Steven Levitt is back to stir up the pot again amongst statheads. He clarifies his point, which I think he has made quite clearly already.
My contention is that the secret to Oakland’s success has little to do with the things described in Moneyball, such as the emphasis on finding the skills in baseball that are good at producing runs, but not properly valued by the market.
Notice, he doesn’t say Billy Beane is a bad GM or that the things Oakland is supposed to be using to win games are irrelevant. He just says the book says this is what the A’s are doing, but it’s not really what they really did. This is one of the first things I noticed after reading Moneyball. For example, Scott Hatteberg was not an OBP monster as a catcher in Boston, in fact he was just slightly above average. Now, this doesn’t mean the A’s aren’t doing something different to win games, it’s just not necessarily the things described in Moneyball. Hatteberg has been much better since coming to Oakland, and I wonder why. I suspect it has something to do with his ability to teach guys to walk who take a lot of pitches (something touched on in the book), but I just don’t know. Maybe they had a scout who said, “this guy can rake, he’s just been held back by injuries.”
Anyway, Levitt posts a list of teams and asks readers to identify the five teams based on there stats. One of them is Oakland, and it’s easy to see that the A’s are not all that unique in their stats. Despite all of the childish backlashing in the comments no one has thought to answer Steve’s question. Here is the answer key.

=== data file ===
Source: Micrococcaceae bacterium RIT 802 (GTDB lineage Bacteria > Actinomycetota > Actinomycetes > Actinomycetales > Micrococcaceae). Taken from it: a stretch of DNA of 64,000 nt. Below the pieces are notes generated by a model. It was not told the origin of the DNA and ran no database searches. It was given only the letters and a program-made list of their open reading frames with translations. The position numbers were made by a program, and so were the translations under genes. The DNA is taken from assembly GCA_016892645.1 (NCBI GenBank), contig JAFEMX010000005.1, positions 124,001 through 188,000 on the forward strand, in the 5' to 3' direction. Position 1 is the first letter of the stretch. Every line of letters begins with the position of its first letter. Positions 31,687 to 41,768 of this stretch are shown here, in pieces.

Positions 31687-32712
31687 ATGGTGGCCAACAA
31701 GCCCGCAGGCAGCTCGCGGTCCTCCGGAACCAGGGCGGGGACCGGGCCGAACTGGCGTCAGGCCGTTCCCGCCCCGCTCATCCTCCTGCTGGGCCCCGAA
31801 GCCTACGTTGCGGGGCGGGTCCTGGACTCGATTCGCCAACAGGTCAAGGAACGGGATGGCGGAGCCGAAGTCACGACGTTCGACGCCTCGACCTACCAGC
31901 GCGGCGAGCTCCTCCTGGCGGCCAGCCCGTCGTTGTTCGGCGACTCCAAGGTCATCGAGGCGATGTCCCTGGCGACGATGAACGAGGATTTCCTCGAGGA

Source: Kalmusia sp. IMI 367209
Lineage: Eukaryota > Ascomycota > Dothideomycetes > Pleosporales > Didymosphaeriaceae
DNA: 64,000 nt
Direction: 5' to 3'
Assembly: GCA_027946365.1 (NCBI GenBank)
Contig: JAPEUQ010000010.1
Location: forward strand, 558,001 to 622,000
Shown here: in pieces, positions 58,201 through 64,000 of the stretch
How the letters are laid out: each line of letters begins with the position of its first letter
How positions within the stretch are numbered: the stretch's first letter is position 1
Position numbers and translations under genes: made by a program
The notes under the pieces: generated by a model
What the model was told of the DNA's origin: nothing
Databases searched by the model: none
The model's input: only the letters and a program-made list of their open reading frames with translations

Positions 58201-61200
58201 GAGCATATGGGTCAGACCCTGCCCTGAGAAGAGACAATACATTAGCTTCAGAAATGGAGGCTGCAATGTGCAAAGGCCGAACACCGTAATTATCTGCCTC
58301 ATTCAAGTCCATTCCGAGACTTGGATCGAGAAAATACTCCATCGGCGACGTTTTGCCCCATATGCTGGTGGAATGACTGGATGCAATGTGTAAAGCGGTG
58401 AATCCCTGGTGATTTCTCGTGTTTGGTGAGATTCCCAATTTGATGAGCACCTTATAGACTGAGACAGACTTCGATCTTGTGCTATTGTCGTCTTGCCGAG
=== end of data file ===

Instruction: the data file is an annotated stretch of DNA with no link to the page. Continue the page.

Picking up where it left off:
Team A: Red Sox
Team B: Yankees
Team C: Oakland
Team D: Cleveland
Team E : Seattle
Levitt concludes with some strong words.
The story in Moneyball was how Billy Beane did it, and that story just isn’t an important part of the true explanation when it comes to generating runs.
While I think Levitt is correct to assert that some of the supposed factors Beane is supposed to exploit in the book are overhyped — I particularly don’t buy the mass inefficiency based on league-wide myopia of GMs — I think the book makes a point stronger than OBP matters. It’s about a frame of mind the team has in the quest for truth. Whether that frame of mind is unique to the A’s I don’t know. I have a feeling that is more of the exception than the rule, but that there are a lot of sabermetric-savvy GMs out there that we don’t even know about. I can’t prove this, it’s just a feeling. There is no doubt in my mind that Beane is a very good GM, and that the factors identified in Moneyball as most important for winning are true. But nothing Levitt is saying is false either.